Are You Poisoning Your Health with Sugar?

Kelsey-Seybold Staff

Despite your best efforts to eat healthy, if you’re like most people, you’re unknowingly being sabotaged by high levels of added sugar contained in many of the foods you eat.

Soft drinks, breakfast cereals, salad dressings, BBQ sauce, protein bars, sports drinks, desserts, candy and even yogurt if it’s flavored usually contain high amounts of sugar.

Foods with a lot of added sugar add extra calories to your diet, which in turn may increase your risk of obesity, cardiovascular disease and possibly other health problems down the road. Regardless, added sugar provides little nutritional value.

Unknowingly Over-Consumption

In general, adults consume about 22 teaspoons of added sugars a day. This is more than three times the recommended amount for women and more than twice for men.

The American Heart Association suggests no more than six teaspoons (100 calories) for women and nine (150 calories) for men. There are 4 grams of sugar in a teaspoon.

“Natural sugar found in fruits and vegetables isn’t the issue,” says Kelsey-Seybold Family Medicine physician Dr. Leonardo Espitia.

“The problem is the hidden sugars and sweeteners that are added to processed food, which most people aren’t aware of unless they take the time to read the nutritional content labels on food packages. These include white and brown sugar, honey, dextrose, glucose, maltose, dextrose, malt syrup, molasses, juice concentrate and high-fructose corn syrup.”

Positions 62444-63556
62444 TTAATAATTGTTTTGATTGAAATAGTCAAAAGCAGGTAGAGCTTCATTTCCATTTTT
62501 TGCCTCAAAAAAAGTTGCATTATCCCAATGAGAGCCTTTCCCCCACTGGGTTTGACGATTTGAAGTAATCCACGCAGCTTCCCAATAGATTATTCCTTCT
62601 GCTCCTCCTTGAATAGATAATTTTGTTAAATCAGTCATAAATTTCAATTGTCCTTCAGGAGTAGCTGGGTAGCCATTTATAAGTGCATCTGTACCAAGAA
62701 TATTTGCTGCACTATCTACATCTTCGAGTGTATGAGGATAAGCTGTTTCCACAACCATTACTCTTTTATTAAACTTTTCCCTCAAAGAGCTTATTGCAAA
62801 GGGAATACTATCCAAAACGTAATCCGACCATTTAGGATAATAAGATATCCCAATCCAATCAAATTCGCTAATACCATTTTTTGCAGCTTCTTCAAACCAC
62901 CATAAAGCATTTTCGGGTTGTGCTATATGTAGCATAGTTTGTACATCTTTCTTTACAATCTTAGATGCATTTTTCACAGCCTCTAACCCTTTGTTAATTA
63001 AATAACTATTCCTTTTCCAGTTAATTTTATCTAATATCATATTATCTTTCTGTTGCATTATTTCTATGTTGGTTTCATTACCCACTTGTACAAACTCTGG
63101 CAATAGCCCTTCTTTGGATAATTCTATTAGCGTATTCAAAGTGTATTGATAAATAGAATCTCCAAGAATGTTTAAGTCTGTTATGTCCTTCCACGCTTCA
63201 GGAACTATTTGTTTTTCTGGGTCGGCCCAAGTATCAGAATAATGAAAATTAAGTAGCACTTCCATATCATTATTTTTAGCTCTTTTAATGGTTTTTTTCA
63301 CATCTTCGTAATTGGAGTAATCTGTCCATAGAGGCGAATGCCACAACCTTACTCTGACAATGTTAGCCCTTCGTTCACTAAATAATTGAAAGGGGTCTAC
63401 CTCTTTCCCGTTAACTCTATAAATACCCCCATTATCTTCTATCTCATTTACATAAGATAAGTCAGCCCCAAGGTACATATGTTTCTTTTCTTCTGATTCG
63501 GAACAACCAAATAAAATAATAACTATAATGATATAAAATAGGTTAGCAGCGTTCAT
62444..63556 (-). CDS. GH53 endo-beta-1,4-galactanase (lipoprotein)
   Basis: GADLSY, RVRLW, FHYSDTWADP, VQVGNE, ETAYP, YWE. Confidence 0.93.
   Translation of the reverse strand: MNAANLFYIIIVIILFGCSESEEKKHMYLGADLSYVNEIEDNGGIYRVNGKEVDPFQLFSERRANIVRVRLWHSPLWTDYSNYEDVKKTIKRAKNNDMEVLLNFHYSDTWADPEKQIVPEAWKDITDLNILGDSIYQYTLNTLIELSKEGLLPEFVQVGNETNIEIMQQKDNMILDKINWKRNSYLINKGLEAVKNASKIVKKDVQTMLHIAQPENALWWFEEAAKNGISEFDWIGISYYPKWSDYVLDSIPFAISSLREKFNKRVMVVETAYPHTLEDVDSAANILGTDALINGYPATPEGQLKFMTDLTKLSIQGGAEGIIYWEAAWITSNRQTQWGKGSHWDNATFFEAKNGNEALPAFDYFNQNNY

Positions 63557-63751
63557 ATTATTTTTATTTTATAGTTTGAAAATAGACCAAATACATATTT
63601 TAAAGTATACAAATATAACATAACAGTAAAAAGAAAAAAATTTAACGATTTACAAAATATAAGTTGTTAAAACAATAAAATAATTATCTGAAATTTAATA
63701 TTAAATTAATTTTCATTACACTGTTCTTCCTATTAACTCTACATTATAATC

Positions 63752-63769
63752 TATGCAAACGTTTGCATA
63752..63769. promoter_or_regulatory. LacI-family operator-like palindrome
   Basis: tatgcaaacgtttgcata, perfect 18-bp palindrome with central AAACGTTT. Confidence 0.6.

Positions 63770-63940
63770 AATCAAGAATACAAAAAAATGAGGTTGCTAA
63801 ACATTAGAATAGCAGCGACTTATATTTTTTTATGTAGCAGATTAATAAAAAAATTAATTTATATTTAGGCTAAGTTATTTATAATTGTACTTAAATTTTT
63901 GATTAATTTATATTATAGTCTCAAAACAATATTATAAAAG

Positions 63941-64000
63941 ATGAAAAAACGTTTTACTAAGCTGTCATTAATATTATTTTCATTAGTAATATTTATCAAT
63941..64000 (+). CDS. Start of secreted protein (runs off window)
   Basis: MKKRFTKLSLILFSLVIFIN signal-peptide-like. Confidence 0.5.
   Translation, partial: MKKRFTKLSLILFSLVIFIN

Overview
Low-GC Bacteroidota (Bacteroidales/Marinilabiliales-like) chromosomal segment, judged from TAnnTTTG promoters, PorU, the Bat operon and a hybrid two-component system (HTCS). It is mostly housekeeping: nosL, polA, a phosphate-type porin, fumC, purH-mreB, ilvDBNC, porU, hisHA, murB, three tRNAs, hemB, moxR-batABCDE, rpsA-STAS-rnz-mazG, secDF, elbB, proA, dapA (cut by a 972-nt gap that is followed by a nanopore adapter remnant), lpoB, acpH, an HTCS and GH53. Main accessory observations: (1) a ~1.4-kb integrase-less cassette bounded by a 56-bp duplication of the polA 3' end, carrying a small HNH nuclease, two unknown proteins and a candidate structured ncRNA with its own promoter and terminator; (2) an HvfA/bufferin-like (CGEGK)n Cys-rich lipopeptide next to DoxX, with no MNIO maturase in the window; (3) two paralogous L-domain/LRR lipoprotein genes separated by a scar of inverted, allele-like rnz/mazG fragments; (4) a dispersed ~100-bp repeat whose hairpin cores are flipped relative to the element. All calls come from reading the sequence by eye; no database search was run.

Reducing Your Intake

Dr. Espitia, who is NCQA-recognized for diabetes care, says to cut back on the added sugar in your diet, try the following tips:

  • Pay attention to the label’s ingredients list for corn syrup, sugar, fructose and other sugars — the higher a particular ingredient is on the list, the more sugar.
  • Drink water or other calorie-free drinks instead of sugary, sodas or sports drinks and blended coffee drinks.
  • When you drink fruit juice, make sure it’s 100 percent fruit juice — better yet, squeeze your own or eat the fruit rather than juice.
  • Choose breakfast cereals carefully and avoid the sugary and frosted cereals.
  • Reach for reduced-sugar varieties of syrups, jams, jellies and preserves. Use other condiments sparingly. Be aware that salad dressings and ketchup have added sugar.
  • Opt for fresh fruit for dessert instead of cakes, cookies, pies, ice cream and other sweets, no matter how tempting.
  • Buy canned fruit packed in water or juice, not syrup.
  • Snack on vegetables, fruits, low-fat cheese, whole-grain crackers and low-fat, low-calorie yogurt.

Ease yourself off sugary foods slowly so your body has time to adjust. “Slower changes also are more apt to last when it comes to diet changes,” Dr. Espitia says.

Sidebar: Instead of Sugar

  • Focus on healthy fats (nuts, olive oil, avocado, dairy) and lean protein (eggs, turkey, and legumes). Both keep you feeling satiated and energized, averting the blood sugar rise and fall that can lead to sugar cravings.
  • Turn to your spice rack to satisfy a sweet tooth. Cinnamon or vanilla extract added to coffee, cereal, or baked goods have zero calories. Other spices and herbs to add to beverages and meals: chicory, ginger, nutmeg, and cardamom.
  • Munch on 12 almonds or walnuts.
  • Eat fresh or frozen (without sauces) fruits and vegetables.